We continue our celebration of a-n’s 40th Anniversary with 10 more interviews in our 40 Years 40 Artists series. Conducted by writer Louisa Buck, these conversations focus on artists who came to prominence in the 1990s and who feature in a-n’s archive during that period.

The 1990s began with the UK in recession. Civil war in Northern Ireland still raged and the IRA intensified its bombing campaign in England. The EU formed, Cold War thawed and the Soviet Union dissolved. The AIDS epidemic continued to spread across the world, and concerns about global warming became widespread. In South Africa, Apartheid ended and Nelson Mandela was elected president, but there was the horror of genocide in Rwanda and wars in the Gulf, Chechnya, Bosnia and Kosovo.

It was a decade of political transformation in the UK, with Labour’s landslide victory in the 1997 General Election bringing to an end 18 years of Conservative government. Devolved Welsh and Scottish Parliaments were created and by the end of the decade there was peace in Northern Ireland through the Good Friday Agreement.

Huge technological and scientific leaps occurred, with the first website launching on the World Wide Web and the Hubble Telescope orbiting earth. Eurotunnel opened and Dolly the sheep became the first cloned mammal.

In the arts, Rachel Whiteread became the first woman to win the Turner Prize (in 1993), but women were still underrepresented in the wider sector. As the cover of the March 1992 Artists Newsletter incredulously stated: ‘In 1991, 83% of solo shows went to male artists’.

National Lottery grants were launched but arts funding by local authorities continued to decline through the decade. However, London and other cities saw a proliferation of artist-led galleries, which filled commercial spaces left empty by the economic recession of the early 1990s. The 1997 exhibition ‘Sensation’ made household names of the group of artists who became known as YBAs (Young British Artists), and the Angel of North transcended public art to become a landmark.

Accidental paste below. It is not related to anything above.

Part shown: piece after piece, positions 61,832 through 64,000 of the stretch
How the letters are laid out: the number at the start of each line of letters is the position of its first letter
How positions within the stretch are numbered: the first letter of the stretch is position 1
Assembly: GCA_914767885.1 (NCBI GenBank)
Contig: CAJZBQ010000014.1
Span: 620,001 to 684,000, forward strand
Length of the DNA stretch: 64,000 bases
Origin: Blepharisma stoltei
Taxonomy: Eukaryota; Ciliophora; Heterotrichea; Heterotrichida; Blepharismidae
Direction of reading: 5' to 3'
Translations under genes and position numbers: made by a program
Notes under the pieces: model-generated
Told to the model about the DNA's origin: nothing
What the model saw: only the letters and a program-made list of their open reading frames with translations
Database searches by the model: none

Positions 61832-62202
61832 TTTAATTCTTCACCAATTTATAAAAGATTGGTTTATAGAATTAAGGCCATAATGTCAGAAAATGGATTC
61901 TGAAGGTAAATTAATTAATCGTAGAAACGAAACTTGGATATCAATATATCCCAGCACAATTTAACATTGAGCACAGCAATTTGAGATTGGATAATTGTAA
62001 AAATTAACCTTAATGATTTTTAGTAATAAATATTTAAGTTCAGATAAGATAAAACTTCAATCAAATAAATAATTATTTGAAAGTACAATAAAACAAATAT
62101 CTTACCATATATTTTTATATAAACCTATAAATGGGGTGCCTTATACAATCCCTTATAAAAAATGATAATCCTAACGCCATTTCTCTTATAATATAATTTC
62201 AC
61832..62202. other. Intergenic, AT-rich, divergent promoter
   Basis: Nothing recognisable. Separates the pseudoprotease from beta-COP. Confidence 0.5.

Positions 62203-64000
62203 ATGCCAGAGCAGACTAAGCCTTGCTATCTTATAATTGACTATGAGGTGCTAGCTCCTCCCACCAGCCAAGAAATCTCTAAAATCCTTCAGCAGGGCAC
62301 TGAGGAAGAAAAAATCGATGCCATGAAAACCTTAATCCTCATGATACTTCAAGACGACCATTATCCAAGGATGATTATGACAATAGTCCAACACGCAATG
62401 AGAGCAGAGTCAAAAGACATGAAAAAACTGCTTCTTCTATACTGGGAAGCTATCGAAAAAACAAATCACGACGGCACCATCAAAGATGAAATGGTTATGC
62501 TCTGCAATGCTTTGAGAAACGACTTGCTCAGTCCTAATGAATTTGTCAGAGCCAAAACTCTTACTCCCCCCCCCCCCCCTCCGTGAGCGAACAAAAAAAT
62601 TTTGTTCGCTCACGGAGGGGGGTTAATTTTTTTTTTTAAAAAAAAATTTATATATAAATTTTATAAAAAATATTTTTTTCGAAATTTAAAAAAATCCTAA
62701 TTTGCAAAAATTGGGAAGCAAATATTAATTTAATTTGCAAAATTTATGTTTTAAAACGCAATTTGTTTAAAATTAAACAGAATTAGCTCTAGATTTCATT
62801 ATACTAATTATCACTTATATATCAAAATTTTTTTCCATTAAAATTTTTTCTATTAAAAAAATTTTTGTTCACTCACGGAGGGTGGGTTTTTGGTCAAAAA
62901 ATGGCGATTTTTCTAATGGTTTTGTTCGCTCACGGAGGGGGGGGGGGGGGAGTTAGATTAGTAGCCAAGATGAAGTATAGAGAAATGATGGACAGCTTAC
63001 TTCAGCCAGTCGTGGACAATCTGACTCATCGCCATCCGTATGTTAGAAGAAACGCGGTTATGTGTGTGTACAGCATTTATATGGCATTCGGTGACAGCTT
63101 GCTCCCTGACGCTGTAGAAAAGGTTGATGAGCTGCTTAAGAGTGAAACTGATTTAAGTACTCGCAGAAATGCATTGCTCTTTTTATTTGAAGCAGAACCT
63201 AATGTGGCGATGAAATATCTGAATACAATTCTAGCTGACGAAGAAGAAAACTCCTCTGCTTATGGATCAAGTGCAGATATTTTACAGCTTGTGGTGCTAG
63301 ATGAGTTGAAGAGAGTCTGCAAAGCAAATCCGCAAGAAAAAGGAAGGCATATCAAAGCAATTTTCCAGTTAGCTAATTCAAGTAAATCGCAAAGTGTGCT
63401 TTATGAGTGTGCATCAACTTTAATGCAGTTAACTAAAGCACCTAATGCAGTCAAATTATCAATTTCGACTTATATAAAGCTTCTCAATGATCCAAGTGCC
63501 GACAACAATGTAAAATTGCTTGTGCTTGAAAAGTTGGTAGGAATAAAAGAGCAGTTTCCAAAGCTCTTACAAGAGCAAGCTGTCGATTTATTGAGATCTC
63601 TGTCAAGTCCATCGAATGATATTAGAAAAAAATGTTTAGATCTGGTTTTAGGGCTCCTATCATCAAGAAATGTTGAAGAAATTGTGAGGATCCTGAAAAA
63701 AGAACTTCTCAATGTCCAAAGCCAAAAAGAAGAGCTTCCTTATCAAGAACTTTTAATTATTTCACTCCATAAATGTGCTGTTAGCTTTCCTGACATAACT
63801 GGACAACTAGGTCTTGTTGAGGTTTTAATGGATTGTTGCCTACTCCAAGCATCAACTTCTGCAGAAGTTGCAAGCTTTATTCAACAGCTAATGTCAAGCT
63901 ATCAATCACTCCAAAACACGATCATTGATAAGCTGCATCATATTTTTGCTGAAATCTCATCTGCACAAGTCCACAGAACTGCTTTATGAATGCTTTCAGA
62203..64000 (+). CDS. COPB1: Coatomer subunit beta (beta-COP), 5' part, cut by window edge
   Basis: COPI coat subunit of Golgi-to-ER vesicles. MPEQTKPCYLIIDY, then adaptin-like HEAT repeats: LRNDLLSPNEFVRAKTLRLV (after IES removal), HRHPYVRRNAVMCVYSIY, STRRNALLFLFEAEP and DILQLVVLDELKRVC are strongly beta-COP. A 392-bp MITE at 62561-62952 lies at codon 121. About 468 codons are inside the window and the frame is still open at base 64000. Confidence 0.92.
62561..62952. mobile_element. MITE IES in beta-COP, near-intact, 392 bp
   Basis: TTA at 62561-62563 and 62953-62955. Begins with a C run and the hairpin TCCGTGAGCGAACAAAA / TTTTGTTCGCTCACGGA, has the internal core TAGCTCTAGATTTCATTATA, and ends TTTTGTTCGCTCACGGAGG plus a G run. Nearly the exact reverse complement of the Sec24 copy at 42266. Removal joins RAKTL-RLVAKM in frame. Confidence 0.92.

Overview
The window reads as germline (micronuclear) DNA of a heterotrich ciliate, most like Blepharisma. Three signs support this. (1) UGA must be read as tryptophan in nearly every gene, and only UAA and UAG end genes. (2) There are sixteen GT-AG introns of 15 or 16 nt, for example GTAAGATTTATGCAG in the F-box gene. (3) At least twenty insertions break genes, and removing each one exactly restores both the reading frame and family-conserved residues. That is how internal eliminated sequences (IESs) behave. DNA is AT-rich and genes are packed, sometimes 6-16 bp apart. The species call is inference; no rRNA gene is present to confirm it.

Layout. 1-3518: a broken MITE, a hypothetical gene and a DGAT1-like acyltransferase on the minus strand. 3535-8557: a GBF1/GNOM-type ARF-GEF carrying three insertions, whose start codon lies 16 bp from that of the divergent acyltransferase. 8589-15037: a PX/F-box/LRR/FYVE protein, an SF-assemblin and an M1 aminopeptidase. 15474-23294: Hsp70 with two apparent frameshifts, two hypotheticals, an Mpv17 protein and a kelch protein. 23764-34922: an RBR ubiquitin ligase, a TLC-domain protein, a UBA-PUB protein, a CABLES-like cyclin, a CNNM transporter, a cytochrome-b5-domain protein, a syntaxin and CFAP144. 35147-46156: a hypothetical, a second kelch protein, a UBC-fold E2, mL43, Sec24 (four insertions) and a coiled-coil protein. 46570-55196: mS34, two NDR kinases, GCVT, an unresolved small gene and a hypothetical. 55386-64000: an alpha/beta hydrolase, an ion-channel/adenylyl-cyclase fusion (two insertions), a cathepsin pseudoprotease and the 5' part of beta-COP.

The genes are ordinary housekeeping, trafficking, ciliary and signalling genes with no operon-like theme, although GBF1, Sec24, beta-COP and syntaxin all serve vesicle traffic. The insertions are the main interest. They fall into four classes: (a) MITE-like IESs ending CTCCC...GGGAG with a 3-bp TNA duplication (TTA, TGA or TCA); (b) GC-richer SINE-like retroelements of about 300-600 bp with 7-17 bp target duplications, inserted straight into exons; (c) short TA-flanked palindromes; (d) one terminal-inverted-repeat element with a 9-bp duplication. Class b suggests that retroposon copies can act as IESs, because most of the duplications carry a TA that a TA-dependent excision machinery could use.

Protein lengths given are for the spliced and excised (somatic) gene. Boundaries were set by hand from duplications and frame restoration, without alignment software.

a-n traced these developments, publishing special editions that focused on Europe, and on disability arts, and articles ranging from how the internet could be used by artists as resource and medium, to advice on environmentally sustainable practices. Profiles included those on the African and Asian Visual Artists’ Archive, and artist-led activity across the UK.

a-n published its 150th issue and became a full-colour magazine with sections dedicated to ‘Artists & Artwork’, ‘Issues & News’ and ‘Practical Pages’. We launched a new resources section, ran a live events programme, and also began to offer specialist insurance to artists – core member benefits that continue today. And in 1999 we launched the first a-n website, signaling the beginning of a new period in our ongoing support of artists, their practices and livelihoods.

40 Years 40 Artists: the 1990s features interviews with: Bobby Baker, Lubaina Himid, Yinka Shonibare, Dorothy Cross, Franko B, Grayson Perry, Rachel Whiteread, Jane and Louise Wilson, Richard Billingham and Gary Hume.

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